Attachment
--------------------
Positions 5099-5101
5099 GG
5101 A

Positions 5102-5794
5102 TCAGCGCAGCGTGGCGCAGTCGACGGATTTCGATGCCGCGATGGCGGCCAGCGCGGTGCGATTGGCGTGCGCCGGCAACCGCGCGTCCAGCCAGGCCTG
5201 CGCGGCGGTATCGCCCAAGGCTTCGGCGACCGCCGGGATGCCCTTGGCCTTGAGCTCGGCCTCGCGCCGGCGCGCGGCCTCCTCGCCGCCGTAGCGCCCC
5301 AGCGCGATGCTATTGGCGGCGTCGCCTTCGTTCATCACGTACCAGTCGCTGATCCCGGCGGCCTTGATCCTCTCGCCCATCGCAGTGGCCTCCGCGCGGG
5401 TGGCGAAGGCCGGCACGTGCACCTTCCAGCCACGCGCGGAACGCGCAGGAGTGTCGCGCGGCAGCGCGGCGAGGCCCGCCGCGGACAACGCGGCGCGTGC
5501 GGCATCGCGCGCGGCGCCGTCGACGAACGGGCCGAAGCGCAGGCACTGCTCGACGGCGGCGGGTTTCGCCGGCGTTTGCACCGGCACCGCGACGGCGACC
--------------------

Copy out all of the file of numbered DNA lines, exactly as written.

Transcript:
Positions 5099-5101
5099 GG
5101 A

Positions 5102-5794
5102 TCAGCGCAGCGTGGCGCAGTCGACGGATTTCGATGCCGCGATGGCGGCCAGCGCGGTGCGATTGGCGTGCGCCGGCAACCGCGCGTCCAGCCAGGCCTG
5201 CGCGGCGGTATCGCCCAAGGCTTCGGCGACCGCCGGGATGCCCTTGGCCTTGAGCTCGGCCTCGCGCCGGCGCGCGGCCTCCTCGCCGCCGTAGCGCCCC
5301 AGCGCGATGCTATTGGCGGCGTCGCCTTCGTTCATCACGTACCAGTCGCTGATCCCGGCGGCCTTGATCCTCTCGCCCATCGCAGTGGCCTCCGCGCGGG
5401 TGGCGAAGGCCGGCACGTGCACCTTCCAGCCACGCGCGGAACGCGCAGGAGTGTCGCGCGGCAGCGCGGCGAGGCCCGCCGCGGACAACGCGGCGCGTGC
5501 GGCATCGCGCGCGGCGCCGTCGACGAACGGGCCGAAGCGCAGGCACTGCTCGACGGCGGCGGGTTTCGCCGGCGTTTGCACCGGCACCGCGACGGCGACC